There is now an abundance of international evidence of adverse patient outcomes due to understaffing in hospitals. A recent study conducted in 181 Chinese hospitals, surveyed 7,802 nurses, 5,430 patients and 600 surgical and medical wards. The findings showed that extra nursing staff per patient had statistically substantial positive effects on all obligatory nursing care, patient outcomes, patient satisfaction and nurse’s confidence on patients’ self-care ability on discharge off the ward (Zhu et al., 2012). Since the 1960’s research from the United States and Britain has also shown that nurse to patient ratios directly correlate with an array of patient outcomes including patient satisfaction, mortality rates and complication rates (Sheward, Hunt, Hagen, Macleod & Ball, 2005). Other outcomes such as morbidities are just as important. A study conducted by Kovner and Gergen (as cited in Sheward et al., 2005) through 589 hospitals throughout the US found a significant relationship between nurse staffing and adverse patient events such as urinary tract infections, pneumonia, pressure sores and wound infections. In 2002 The New England Journal of Medicine published results of an analysis of nurse staffing and outcomes. They too showed strong associations between nurse staffing and patient outcomes (as cited in Sheward et al., 2005). The most significant relationships were found in length of stay, upper gastrointestinal bleeding, UTI’S and pneumonia. Adverse patient outcomes have been prevalent in Thailand with mistakes in patient identity, falls, medication errors, pressure ulcers and UTI’s reported in Thai hospitals, due to nursing shortages (Nantsupawat, Srisuphan, Kunaviktikul, Wichaikhum, Aungsuroch & Aiken, 2011).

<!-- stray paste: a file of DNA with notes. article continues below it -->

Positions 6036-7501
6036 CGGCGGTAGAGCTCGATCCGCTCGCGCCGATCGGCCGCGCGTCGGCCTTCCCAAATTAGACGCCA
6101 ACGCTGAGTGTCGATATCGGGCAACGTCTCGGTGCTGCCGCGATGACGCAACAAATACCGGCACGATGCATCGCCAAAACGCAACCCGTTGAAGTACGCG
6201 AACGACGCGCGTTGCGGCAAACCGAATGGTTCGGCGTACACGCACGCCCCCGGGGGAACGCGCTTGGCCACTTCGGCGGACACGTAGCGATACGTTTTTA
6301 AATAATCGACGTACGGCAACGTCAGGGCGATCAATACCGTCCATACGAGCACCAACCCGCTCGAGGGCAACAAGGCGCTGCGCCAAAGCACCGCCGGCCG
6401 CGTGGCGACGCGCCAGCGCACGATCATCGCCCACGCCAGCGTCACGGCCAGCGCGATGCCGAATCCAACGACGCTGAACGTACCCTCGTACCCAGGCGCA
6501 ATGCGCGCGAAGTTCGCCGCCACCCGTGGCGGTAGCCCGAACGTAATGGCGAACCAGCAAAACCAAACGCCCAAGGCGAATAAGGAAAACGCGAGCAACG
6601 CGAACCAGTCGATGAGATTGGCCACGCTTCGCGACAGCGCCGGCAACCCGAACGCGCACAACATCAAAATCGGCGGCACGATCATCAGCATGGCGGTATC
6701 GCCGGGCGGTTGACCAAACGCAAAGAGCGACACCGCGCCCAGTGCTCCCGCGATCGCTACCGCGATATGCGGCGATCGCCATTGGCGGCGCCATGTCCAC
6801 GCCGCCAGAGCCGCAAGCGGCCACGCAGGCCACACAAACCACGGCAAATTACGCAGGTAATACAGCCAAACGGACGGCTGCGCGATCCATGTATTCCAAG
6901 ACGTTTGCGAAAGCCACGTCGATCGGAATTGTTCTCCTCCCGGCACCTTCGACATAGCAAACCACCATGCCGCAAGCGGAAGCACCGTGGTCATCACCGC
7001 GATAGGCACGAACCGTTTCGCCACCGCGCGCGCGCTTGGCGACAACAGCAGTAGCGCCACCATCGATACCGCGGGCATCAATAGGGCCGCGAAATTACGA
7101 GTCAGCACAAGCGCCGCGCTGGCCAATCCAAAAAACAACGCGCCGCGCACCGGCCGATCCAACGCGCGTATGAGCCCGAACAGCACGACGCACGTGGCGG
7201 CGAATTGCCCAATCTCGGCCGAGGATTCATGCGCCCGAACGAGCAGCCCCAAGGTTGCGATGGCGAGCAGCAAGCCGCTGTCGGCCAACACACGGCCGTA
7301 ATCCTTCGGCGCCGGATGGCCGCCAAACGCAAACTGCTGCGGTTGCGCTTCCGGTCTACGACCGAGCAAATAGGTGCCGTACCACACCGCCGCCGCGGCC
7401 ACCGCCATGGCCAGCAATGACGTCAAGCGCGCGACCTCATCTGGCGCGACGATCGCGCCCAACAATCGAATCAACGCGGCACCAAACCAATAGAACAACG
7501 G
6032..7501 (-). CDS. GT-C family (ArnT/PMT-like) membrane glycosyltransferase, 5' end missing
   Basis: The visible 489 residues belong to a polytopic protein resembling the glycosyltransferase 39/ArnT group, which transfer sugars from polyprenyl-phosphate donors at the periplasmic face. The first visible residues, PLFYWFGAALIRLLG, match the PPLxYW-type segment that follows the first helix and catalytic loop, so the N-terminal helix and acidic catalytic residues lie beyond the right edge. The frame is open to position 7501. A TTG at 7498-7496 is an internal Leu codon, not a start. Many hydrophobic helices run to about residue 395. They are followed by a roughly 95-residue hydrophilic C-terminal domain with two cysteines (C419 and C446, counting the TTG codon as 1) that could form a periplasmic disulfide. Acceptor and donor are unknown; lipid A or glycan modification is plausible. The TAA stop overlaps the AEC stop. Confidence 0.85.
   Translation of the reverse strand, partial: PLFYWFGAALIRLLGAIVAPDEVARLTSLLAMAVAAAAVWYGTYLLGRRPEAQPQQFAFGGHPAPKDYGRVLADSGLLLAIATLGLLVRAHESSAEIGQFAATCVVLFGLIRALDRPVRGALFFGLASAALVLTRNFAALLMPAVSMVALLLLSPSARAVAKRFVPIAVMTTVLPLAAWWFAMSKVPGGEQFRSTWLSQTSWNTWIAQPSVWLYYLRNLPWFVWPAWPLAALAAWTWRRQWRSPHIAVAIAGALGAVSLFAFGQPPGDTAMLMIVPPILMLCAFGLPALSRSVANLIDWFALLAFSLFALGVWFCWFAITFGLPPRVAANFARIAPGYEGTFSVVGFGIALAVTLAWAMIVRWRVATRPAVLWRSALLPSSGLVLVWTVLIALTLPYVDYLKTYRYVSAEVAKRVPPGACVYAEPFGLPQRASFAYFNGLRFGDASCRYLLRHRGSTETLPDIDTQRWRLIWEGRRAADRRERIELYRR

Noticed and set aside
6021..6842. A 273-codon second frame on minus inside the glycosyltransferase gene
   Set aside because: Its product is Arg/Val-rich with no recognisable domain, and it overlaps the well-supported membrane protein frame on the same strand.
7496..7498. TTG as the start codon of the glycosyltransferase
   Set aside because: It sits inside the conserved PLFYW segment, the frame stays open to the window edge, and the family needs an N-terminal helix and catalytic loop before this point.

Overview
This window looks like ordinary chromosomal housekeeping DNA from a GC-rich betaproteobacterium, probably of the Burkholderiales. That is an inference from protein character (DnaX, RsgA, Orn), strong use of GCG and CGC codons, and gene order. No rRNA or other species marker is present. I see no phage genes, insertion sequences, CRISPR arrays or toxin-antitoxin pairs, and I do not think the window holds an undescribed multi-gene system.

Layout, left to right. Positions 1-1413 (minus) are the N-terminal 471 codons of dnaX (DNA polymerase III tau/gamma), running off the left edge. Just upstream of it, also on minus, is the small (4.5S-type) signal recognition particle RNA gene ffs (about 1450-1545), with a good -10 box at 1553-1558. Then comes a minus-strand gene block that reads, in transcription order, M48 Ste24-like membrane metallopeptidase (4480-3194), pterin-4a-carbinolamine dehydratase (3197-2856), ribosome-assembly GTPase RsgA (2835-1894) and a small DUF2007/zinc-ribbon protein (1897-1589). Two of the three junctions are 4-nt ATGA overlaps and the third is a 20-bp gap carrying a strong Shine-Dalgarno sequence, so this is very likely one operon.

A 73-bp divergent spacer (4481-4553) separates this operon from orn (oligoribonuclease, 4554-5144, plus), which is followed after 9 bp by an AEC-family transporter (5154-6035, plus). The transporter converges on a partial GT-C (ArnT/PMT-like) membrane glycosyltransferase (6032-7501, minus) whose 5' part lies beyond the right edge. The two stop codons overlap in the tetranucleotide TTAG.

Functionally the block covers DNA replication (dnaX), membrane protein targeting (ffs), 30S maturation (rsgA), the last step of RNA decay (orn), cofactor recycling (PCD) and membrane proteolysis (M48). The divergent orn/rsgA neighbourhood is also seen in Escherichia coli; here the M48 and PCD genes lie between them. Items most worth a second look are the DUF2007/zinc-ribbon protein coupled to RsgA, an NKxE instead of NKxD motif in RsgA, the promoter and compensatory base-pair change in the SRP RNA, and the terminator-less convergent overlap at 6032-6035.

A study conducted in Australia showed that staff recognized that staffing levels were due to government funding, but still felt that annoyed and incapable because they believed that these staffing levels did not provide satisfactory resources for the increasing elderly population. In particular concern was surrounding reduced staffing levels, which created circumstances where there was a higher potential for errors to occur (Moyle, Skinner, Rowe & Gork, 2003). It can be argued that strategies by organisations to save money may in fact end up costing more in the long run due to adverse patient events such as UTI’s, hospital acquired pneumonia, pressure sores, sepsis and gastro-intenstinal bleeding which result in longer hospital stay (Patterson, 2013). Professor Jack Needleman from the University of California states that a reduction of approximately one patient per nurse decreases the possibility of adverse patient outcomes such as infection and shock and minimises hospital stay by between 3% and 12% (New England Public Policy Center. [NEPPC] (2005).